Things to Know Before Visiting Machu Picchu

Getting There

If you're looking for the cheapest route to Machu Picchu, you'll have to go by car until the Hydroelectric Station, and then walk the last couple of hours. (Click the link for more details.) Don't choose this route if arriving in Cusco a day late would upset your plans- it's only appropriate for those with flexible itineraries.

The Inca Trail, Salkantay, and Lares are the best routes to Machu Picchu for hiking enthusiasts, although adrenaline seekers will prefer the Inca Jungle Trek because it involves downhill biking, hiking along Inca trails, optional rafting, and ziplining. The Inca Trail has daily departures but sells out far in advance, while most other trails depart only when a large enough group is assembled.

If you're going by train, limit yourself to a small bag with a change of clothes, your toiletries, and some snacks so as not to run afoul of the weight limits. (Cusco's hotels and hostels allow travelers to store luggage during their excursions to Machu Picchu. This is usually included at no extra cost.)

Once your dates are settled, buy your tickets in advance, especially if you hope to climb Huayna Picchu for a view overlooking the citadel. Remember that November through March is the rainy season, with short but frequent rains. You can get great discounts during this time, despite the foggy views, but be sure to bring a poncho.

If you're one of those people that longs to see a world-famous site without anyone else around to obstruct your views and photos, consider your schedule carefully. Everyone says to leave as early as possible to avoid the crowds, but the crowds themselves leave as early as possible. The bus station is mobbed just before the first bus from Agusa Calientes leaves at 5:30am, and plenty of people have set out on foot before then. Everyone wants to see Machu Picchu when first light hits, and yes, it's worth it. However, the lunchtime lull is when Machu Picchu truly depopulates. If you can resist the urge to return to Aguas Calientes early for lunch, you'll have the place to yourself.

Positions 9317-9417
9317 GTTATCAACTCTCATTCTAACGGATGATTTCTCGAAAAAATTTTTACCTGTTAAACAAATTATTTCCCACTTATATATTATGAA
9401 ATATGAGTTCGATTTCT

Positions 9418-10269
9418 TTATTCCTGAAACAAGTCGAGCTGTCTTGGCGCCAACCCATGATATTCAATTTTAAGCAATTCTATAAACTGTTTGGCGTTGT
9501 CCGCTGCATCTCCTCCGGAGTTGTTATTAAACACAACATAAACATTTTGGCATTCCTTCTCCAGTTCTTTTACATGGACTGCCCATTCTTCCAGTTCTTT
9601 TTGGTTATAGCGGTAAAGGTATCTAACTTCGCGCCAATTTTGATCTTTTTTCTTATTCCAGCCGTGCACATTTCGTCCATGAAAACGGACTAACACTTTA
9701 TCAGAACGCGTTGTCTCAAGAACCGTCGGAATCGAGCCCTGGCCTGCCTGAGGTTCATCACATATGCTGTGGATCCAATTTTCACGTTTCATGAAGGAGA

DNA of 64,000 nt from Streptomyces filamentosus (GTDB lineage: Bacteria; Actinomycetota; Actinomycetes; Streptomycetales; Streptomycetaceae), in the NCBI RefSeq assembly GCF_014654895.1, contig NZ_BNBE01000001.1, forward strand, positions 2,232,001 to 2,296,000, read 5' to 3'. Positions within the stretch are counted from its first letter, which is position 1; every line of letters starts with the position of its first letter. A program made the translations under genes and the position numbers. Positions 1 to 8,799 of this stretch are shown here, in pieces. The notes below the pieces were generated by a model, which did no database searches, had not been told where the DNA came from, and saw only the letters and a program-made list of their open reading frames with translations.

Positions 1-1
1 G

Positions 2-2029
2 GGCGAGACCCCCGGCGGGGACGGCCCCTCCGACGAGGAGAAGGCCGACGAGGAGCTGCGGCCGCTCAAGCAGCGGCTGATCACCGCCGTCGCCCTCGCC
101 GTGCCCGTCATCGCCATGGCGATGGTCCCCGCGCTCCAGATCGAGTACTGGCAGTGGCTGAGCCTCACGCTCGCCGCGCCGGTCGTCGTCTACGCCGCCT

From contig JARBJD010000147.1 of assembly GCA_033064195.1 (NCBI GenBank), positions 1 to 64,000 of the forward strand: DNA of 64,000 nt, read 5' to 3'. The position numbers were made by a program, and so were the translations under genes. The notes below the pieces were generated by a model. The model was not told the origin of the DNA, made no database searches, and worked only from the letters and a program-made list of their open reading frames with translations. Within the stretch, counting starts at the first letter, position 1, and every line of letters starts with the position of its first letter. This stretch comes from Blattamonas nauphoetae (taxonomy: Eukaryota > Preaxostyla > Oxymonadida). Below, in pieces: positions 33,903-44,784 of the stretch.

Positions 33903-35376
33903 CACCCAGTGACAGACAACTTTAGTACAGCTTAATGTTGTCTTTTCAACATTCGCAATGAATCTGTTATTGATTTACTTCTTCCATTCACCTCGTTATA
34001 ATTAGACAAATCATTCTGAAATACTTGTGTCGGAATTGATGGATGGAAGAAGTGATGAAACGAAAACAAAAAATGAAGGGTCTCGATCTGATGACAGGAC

At Machu Picchu

A guided tour in Machu Picchu only lasts two hours, which means that you can enjoy the guide's insight and still have plenty of time to take photos and do your own thing. If you arrived at Machu Picchu independently, you can still arrange for a guided tour at the park itself by asking guides how much it would cost to join their group.

Bring some snacks and water to the ruins with you, even if told that it isn't permitted. The early morning wakeup, altitude, and hiking up Huayna Picchu tend to combine to make some people feel faint. As long as you leave no refuse behind, you'll be able to keep your sugar up without adversely affecting the site in any way.

Inca World Team
Publication date: 11 Set 2014
Sources: <a href="">Carla Colon</a>

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